Making music fun and accessible for children

Conductor Wong Kah Chun spearheads move to spread the love of music

Conductor Wong Kah Chun leading the children in a body percussion session at The Enabling Village in Lengkok Bahru.
Conductor Wong Kah Chun leading the children in a body percussion session at The Enabling Village in Lengkok Bahru. ST PHOTO: LIM YAOHUI
Conductor Wong Kah Chun.
Conductor Wong Kah Chun.

Conductor Wong Kah Chun, 30, wants to spread the love of music to children who may not have easy access to it.

He is spearheading the new Project Infinitude, which will have children here learning to use music for play, expose them to how professional musicians work with visits to art institutions here and have a taste of playing different kinds of instruments.

This is part of his efforts to set up a global music education initiative with the Mahler Foundation, which is founded by Ms Marina Mahler. She is the granddaughter of Austrian composer Gustav Mahler.

Wong is this year's winner of the Gustav Mahler Conducting Competition which was held in Bamberg, Germany, in May. He was the competition's first Asian winner, beating contenders from countries such as Russia, Ukraine and Romania. The competition for young conductors is held once every three years.

Wong's Project Infinitude also involves ground-up community arts movement Superhero Me and students from the Yong Siew Toh Conservatory of Music at the National University of Singapore.

It will reach out to 20 children aged five to 12 whom Superhero Me has been working with since 2014. They come from less privileged families or have special needs.

Speaking to The Straits Times in Singapore last week, Wong says he hopes that by giving them access to music in a fun and enjoyable way, the children will develop a deeper love of it and maybe even want to learn how to play an instrument.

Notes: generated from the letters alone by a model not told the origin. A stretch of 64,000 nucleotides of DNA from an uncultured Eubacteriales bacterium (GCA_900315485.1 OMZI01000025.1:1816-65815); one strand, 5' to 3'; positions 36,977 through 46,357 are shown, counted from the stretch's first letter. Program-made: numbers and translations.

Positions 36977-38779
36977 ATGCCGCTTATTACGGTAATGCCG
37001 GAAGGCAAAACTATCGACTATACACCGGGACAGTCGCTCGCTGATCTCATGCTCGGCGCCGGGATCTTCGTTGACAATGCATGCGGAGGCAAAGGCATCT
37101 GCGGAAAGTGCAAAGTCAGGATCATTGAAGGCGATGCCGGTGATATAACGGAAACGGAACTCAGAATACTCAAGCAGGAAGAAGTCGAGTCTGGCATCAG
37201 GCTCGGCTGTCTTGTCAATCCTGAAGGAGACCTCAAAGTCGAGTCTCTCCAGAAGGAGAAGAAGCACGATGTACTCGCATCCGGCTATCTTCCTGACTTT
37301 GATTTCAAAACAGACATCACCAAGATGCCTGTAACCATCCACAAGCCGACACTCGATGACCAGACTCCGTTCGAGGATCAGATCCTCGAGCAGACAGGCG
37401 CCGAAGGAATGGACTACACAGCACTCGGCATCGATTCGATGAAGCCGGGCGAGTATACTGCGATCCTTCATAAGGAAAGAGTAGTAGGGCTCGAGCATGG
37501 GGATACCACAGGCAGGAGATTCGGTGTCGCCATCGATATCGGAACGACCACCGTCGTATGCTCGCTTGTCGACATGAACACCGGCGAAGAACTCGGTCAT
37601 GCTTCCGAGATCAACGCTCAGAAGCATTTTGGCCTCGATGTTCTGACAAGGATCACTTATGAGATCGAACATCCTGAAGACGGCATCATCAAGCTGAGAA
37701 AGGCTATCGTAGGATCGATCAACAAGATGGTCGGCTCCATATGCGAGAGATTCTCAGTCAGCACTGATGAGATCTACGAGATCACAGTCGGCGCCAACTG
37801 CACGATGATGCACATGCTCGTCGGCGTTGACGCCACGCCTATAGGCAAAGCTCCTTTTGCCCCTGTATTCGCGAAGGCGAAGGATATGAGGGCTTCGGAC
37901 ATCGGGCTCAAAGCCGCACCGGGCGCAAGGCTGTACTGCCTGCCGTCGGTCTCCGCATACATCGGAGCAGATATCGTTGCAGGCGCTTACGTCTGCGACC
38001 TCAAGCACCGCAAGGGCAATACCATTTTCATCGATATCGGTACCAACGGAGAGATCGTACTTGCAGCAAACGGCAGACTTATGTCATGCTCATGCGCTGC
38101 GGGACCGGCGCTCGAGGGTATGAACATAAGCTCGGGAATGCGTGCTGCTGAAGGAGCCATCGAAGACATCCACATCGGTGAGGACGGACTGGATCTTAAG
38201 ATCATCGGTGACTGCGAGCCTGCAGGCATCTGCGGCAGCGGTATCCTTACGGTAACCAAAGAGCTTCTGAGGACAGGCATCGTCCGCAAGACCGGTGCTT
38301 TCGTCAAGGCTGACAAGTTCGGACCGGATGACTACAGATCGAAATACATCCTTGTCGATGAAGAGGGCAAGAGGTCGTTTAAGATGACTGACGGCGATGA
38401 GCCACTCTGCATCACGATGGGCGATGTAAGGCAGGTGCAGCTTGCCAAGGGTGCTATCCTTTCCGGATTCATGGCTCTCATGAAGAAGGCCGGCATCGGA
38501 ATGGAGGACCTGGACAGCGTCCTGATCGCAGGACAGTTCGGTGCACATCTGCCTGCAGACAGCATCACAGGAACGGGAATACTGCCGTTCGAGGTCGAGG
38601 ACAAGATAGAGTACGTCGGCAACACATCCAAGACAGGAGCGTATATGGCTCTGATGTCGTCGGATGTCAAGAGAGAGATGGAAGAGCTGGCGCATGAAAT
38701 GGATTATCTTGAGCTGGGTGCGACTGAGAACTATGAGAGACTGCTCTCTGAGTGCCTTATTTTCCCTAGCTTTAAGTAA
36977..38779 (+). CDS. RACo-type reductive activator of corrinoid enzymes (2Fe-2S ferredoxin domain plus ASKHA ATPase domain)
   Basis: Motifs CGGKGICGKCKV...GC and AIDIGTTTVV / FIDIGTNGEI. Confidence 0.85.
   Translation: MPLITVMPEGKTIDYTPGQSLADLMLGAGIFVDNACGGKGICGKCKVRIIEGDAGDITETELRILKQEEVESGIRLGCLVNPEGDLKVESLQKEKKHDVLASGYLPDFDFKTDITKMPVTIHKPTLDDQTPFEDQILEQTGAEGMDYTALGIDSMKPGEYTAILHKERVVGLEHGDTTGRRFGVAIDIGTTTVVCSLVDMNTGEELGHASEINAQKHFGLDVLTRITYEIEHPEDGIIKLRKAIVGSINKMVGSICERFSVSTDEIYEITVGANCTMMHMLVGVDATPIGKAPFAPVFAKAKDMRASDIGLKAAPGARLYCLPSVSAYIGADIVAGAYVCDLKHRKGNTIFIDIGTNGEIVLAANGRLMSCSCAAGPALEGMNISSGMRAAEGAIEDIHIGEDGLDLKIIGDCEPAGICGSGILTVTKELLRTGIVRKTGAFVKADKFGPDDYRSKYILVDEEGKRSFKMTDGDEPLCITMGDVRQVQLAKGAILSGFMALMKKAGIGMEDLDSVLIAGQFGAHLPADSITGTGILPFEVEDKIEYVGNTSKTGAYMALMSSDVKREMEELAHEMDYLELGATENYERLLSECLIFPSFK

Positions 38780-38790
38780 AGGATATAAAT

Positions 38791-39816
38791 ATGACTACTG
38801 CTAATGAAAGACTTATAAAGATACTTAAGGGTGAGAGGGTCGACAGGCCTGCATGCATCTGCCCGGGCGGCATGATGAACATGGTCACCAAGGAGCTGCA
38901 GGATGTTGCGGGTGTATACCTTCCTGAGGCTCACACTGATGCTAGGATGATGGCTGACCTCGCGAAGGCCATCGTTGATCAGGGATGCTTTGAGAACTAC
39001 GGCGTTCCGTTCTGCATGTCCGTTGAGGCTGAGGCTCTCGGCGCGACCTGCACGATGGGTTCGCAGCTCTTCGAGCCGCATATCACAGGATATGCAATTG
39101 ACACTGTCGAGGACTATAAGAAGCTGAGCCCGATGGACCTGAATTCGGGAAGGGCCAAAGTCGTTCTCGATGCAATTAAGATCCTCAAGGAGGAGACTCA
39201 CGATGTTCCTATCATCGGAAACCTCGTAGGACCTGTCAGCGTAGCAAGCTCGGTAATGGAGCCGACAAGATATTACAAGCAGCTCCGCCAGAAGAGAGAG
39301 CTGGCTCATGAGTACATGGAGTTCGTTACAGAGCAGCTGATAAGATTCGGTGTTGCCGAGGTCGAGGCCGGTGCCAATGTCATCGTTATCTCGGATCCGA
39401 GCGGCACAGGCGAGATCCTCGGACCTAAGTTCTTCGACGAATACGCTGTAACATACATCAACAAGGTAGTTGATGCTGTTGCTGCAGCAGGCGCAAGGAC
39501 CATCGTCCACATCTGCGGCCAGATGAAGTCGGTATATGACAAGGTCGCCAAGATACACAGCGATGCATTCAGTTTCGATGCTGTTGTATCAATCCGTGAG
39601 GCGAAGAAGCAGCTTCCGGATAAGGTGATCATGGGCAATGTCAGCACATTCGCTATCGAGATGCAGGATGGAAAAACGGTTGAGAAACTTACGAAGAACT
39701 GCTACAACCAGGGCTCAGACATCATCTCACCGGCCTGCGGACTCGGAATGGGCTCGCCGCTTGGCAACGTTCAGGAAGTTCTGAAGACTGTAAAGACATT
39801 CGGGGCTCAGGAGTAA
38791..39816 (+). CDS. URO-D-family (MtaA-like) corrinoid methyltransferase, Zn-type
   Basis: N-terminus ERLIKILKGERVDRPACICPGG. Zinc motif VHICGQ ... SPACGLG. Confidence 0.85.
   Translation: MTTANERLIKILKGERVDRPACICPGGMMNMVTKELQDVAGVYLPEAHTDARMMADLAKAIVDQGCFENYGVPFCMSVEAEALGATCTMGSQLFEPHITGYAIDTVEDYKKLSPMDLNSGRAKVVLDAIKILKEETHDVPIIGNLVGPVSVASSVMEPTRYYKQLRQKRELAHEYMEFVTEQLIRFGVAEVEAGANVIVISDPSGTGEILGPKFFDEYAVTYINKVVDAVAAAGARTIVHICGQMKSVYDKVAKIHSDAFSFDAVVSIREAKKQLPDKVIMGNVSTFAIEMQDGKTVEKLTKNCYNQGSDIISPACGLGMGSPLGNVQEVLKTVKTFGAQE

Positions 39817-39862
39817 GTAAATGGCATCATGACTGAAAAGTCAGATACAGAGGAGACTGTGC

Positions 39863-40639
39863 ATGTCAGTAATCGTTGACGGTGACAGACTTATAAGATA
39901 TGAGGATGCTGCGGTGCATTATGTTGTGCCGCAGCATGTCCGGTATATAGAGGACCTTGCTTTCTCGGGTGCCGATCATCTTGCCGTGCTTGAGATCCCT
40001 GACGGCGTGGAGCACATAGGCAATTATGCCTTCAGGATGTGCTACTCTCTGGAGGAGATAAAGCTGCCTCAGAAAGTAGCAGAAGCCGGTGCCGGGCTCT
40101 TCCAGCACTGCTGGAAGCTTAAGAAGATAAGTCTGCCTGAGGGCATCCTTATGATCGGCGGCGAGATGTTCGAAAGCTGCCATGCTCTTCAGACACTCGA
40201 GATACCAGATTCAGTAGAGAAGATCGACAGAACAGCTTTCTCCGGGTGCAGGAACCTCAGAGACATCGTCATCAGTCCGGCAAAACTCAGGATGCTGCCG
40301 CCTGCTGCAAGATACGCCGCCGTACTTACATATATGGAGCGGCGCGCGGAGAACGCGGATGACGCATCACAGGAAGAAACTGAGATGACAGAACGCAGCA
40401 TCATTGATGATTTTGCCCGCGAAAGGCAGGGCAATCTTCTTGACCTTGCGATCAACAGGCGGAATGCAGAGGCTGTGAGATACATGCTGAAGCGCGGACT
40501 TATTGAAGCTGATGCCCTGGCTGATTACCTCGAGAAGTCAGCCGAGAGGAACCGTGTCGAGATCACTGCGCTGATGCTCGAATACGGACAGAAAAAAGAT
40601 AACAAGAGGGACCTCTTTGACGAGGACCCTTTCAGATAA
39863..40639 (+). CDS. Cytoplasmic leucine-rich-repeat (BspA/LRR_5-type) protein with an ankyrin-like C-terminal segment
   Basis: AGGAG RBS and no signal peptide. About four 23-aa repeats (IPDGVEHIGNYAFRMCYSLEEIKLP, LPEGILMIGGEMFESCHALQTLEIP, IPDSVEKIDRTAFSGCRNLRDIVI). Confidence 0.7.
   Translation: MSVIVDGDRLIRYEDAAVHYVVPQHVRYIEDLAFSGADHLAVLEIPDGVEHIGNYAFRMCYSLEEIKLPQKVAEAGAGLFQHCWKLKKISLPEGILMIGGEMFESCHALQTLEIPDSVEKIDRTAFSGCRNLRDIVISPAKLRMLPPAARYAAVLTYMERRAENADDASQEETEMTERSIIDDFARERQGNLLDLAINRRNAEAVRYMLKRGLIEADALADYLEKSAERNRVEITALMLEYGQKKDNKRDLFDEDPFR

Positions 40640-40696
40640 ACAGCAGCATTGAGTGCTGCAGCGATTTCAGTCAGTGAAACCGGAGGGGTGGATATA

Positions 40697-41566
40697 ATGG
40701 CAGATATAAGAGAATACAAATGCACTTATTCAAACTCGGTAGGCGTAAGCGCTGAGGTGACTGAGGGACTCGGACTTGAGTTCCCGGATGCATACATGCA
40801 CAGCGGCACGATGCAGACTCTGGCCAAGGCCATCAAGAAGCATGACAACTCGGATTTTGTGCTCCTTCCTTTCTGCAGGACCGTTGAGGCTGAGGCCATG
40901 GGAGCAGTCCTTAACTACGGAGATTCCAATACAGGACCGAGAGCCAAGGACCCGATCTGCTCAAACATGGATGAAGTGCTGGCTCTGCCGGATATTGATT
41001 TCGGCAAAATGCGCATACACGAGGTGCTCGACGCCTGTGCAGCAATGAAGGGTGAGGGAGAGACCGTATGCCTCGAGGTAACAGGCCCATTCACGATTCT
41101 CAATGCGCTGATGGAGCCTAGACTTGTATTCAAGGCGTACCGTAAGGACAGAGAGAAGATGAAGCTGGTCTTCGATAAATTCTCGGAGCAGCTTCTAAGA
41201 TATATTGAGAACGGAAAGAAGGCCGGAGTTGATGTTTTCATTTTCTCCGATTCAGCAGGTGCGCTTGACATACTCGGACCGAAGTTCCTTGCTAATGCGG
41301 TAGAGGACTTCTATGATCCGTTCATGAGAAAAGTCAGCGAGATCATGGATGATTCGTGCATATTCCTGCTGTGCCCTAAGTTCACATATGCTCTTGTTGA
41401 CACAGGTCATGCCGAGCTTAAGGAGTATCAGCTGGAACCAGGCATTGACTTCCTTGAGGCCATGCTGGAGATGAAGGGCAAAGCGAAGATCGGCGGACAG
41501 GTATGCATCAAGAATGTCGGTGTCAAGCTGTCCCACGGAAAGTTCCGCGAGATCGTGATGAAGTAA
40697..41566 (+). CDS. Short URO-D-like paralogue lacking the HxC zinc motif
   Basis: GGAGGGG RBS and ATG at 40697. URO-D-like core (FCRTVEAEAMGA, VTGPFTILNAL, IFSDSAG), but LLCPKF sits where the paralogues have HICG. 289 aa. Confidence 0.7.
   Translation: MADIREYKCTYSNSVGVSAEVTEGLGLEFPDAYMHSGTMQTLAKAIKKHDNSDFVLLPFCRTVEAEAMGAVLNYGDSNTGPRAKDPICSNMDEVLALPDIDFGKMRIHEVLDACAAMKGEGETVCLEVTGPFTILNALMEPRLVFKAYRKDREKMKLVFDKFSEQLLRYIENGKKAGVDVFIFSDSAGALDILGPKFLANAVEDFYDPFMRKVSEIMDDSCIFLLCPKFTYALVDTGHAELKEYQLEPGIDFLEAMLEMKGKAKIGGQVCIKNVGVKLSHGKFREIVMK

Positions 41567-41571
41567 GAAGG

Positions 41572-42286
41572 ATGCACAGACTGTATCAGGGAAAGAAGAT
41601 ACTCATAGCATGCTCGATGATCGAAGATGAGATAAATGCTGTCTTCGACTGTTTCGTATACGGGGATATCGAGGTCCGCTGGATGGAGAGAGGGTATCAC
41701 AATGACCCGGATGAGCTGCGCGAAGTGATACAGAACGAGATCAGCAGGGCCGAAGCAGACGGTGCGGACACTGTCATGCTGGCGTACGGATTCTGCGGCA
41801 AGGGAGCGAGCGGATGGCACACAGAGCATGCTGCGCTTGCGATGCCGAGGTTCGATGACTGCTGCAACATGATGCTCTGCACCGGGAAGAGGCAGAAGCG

This is similar to his own music journey, which started in primary school when his form teacher made him join the brass band. He played the cornet, an instrument similar to a trumpet.

"My own music journey started by chance because my family was not musically oriented or well-todo. I became who I am today because of that," he says.

Since his competition win in May, Wong has been busy with conducting engagements with orchestras all over the world, including debut concerts in China in June and Japan in September.

He will conduct the Los Angeles Philharmonic later this month as part of a fellowship under its music director, maestro Gustavo Du- damel.

When he is not travelling for work, Wong splits his time among three places: Berlin, Kanagawa prefecture in Japan and Los Angeles.

But given his roots in Singapore, it is natural that he is starting his global music education initiative here.

He hopes to extend it to other children with the help of other partners in the future.

He also plans to expand it internationally and has a dream to set up a cross-cultural orchestra in 2018 made up of a mix of children, emerging musicians and professional musicians from all over the world.

Project Infinitude will be rolled out in three phases over four months and culminate in a public concert on March 25 at community space The Enabling Village.

The first phase, which was completed a week ago, had the children trying out the violin, cello and different kinds of drums. They also played games and learnt to create percussion using their bodies such as by stamping their feet.

Starting this month, the second phase involves excursions to music institutions such as the Singapore Symphony Orchestra and Singapore Chinese Orchestra.

In the 10-week third phase, which will start early next year, those who are interested can attend music lessons conducted by the university students from Yong Siew Toh Conservatory of Music.

The lessons are meant to give them a taste of playing different instruments, such as the violin, recorder and piano. There will also be singing lessons.

This is the first time Superhero Me is working with music in its activities, which usually incorporate visual arts.

Its co-founder Jean Loo, 32, says: "Music is a language that disregards any special needs that you might have. It's okay to play a different beat from someone else, you can still create an interesting song. It's a unifying force."

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A version of this article appeared in the print edition of The Straits Times on December 06, 2016, with the headline Making music fun and accessible for children. Subscribe